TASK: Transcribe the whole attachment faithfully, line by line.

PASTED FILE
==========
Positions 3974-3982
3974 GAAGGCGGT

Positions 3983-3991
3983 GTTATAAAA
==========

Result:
Positions 3974-3982
3974 GAAGGCGGT

Positions 3983-3991
3983 GTTATAAAA